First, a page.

Things to know about how Julian Assange and US prosecutors arrived at a plea deal to end his case

WASHINGTON (AP) — WikiLeaks founder Julian Assange is back in Australia as a free man, having resolved through a plea deal a U.S. Justice Department case charging him with obtaining and publishing government secrets on his secret-spilling website.

It was a stunning resolution to a polarizing drama that landed at the intersection of press freedom and national security, spanned three presidential administrations and played out across multiple continents.

Here are some things to know:

The negotiations

The plea deal was the culmination of a lengthy negotiation process that accelerated in recent months and featured numerous proposals and counterproposals.

About a year and a half ago, a lawyer for Assange made a presentation to federal prosecutors in Virginia that included a bold request: that they drop the case.

That was untenable to the Justice Department, but months later prosecutors asked whether Assange would be open to resolving the case through a guilty plea. The Assange team was open to exploring that possibility but had two lines in the sand for what any deal would entail: no additional prison time and the ability to avoid entering the United States, consistent with his distrust of the government.

Assange’s lawyer proposed a misdemeanor plea, which under federal rules could be entered remotely without Assange needing to travel to the U.S. Another possibility was having the organization of WikiLeaks plead guilty to a felony and Assange to a misdemeanor.

Ultimately, in the last several months, Justice Department leaders floated the concept of a deal that would ensure Assange’s freedom and permit a plea to be entered outside the 50 states. Though the list of places that would fit that criteria is limited — Guam is one — the Northern Mariana Islands was selected.

A slow-moving extradition

The case was always going to be a complicated one, not only legally but also practically.

For one thing, the Justice Department needed to find a way to secure the extradition of Assange from the high-security Belmarsh prison, where he was taken in 2019 after being evicted from the Ecuadorian Embassy that had granted him asylum seven years earlier.

The extradition request encountered stumbling blocks that, after five years in custody, showed no clear signs of resolution.

In but one example, a court in London last month ruled that Assange could appeal an earlier extradition order to the U.S., with two High Court judges ruling for Assange after his lawyers argued that the U.S. government provided “blatantly inadequate” assurances that he could attempt to defend himself by invoking the same First Amendment protections enjoyed in America.

Given the extradition process’s plodding place, the fact that Assange had already spent more than five years in custody, a punishment in keeping with — or potentially even longer than — what a defendant in the U.S. might receive, was not lost on the Justice Department as it worked to resolve the case.

A Pacific island

Saipan is a placid and rural Pacific island, the theater of a World War II battle between the U.S. and Japan and, more recently, a scuba diving destination with lush golf courses.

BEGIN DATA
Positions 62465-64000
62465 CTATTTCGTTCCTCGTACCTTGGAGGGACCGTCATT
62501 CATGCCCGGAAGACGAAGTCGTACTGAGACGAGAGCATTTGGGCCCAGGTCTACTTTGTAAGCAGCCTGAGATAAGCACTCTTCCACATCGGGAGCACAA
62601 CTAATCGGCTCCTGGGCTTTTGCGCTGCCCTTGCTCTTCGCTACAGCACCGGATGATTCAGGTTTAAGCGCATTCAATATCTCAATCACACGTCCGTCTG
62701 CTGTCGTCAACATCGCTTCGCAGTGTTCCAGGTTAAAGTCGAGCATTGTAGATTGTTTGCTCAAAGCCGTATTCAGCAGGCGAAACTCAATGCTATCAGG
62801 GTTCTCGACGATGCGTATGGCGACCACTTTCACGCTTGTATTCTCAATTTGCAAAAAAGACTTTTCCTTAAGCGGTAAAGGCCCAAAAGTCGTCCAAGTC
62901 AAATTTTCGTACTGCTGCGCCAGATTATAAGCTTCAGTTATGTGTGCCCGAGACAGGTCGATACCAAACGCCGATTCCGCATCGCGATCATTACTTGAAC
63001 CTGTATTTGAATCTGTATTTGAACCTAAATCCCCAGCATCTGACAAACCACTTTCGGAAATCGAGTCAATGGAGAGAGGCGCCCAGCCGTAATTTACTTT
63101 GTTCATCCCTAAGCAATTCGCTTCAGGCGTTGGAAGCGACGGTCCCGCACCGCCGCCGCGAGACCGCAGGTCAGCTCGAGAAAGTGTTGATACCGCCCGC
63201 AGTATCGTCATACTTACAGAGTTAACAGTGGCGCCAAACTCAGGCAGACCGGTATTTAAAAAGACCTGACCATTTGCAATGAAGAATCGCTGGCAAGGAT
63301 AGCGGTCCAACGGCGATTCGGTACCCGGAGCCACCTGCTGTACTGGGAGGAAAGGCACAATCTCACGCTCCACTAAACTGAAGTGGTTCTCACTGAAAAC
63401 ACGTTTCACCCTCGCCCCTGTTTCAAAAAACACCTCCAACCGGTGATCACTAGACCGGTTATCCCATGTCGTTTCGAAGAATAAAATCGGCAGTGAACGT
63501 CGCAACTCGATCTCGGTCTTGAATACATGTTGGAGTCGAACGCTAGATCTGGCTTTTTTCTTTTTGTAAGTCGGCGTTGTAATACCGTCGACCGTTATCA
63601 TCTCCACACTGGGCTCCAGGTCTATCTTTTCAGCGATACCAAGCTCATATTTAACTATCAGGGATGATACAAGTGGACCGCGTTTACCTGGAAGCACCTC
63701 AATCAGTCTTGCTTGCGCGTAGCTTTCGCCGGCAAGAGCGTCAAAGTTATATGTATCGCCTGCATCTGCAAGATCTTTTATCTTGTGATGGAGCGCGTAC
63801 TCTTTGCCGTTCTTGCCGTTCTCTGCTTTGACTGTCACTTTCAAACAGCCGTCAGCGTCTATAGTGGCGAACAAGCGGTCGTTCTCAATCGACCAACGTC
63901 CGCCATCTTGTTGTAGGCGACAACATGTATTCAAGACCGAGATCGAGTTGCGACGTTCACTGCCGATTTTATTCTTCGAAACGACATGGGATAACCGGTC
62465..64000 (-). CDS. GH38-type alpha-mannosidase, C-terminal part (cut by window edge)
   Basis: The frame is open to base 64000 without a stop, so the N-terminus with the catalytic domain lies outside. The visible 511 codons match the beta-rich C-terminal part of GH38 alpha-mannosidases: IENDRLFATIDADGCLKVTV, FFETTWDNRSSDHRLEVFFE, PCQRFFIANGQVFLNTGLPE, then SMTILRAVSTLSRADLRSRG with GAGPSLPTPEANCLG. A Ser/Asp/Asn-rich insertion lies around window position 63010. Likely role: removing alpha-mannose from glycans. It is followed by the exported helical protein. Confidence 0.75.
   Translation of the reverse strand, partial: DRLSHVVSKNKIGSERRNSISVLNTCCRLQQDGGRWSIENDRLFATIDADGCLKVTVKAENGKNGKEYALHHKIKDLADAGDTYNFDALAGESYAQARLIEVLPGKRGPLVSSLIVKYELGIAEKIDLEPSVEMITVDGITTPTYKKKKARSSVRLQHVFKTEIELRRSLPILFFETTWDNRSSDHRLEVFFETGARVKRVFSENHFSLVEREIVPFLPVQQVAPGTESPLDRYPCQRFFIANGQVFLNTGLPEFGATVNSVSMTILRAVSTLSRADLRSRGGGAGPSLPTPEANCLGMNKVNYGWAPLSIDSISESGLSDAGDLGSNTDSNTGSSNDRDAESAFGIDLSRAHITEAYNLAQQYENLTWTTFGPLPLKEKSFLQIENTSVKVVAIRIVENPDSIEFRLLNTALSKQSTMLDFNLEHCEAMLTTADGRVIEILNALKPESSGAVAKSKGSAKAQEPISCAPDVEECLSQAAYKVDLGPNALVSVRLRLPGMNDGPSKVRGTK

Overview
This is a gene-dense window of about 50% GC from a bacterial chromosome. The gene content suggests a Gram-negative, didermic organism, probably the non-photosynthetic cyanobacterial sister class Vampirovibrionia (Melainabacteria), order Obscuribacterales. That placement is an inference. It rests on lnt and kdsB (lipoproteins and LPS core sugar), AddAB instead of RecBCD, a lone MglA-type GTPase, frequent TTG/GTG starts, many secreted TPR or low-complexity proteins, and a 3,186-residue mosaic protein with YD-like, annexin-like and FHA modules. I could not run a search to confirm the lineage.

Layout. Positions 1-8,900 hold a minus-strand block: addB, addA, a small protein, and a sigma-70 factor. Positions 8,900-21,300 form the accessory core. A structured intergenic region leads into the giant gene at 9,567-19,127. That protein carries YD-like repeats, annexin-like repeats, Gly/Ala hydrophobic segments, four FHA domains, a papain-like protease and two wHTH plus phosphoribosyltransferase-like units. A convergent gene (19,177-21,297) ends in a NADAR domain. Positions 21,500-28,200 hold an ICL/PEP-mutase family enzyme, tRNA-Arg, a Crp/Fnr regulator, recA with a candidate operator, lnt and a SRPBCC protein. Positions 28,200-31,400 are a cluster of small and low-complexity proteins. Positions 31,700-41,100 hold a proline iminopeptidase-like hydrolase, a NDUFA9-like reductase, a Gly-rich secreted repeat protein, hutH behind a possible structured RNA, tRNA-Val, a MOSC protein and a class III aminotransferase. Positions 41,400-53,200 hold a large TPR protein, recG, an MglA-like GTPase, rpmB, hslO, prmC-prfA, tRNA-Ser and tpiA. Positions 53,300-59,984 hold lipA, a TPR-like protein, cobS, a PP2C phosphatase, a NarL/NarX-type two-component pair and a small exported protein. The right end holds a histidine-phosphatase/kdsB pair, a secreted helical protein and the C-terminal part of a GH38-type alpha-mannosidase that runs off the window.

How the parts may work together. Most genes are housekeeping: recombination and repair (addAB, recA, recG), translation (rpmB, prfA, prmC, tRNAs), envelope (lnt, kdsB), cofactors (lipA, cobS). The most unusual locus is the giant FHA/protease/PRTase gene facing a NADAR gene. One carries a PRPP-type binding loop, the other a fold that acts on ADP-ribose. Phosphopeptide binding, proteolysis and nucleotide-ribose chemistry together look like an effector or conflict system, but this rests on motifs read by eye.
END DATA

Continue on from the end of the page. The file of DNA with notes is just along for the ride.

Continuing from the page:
On Wednesday, it became the unlikely site of a history-making coda to a sensational court case.

The location was no accident. Assange throughout the plea negotiations was determined to avoid being brought to the United States for fear of any number of cataclysmic scenarios that he and his supporters envisioned could happen.

After a marathon flight from London to Bangkok to the final destination, Assange arrived at the island’s grand federal courthouse, exiting a white vehicle wearing a dark suit with a gold-colored tie loosened around the neck.

Inside the courtroom, he listened intently, putting on glasses to review paperwork and even cracking an occasional joke. When it came time to address the court, he said he believed that the First Amendment and the Espionage Act under which he was charged were in conflict, but that he accepted the outcome.

After the plea was entered, U.S. District Judge Ramona Manglona pronounced him a “free man.” He exited the courthouse with lawyers to a large media contingent.

“How does it feel to be a free man, Mr. Assange?” someone shouted.

He smiled and nodded and kept walking.

Assange’s future

Assange raised a celebratory clenched fist as he returned to his homeland aboard a charter jet on Thursday, greeted by cheering supporters. It was a welcome change in surroundings following seven years in the Ecuadorian Embassy and five years in prison.

He spoke to Australian Prime Minister Anthony Albanese in a phone call from the capital Canberra’s airport tarmac, telling him that Australian intervention in the prosecution had saved his life, said his lawyer Jennifer Robinson.

He embraced his wife, Stella, and his father, John Shipton, who were waiting on the tarmac. But avoided the media at a news conference less than two hours after he landed.

It’s unclear what the future holds, though the White House swatted away any suggestion that President Joe Biden might consider a pardon.

His wife told reporters that the anti-secrecy crusader might be looking to return to more modest pleasures.

“Julian plans to swim in the ocean every day. He plans to sleep in a real bed. He plans to taste real food, and he plans to enjoy his freedom,” said Stella Assange.

Copyright © 2024 The Associated Press. All rights reserved. This material may not be published, broadcast, written or redistributed.

Federal News Network Logo
Log in to your WTOP account for notifications and alerts customized for you.

Sign up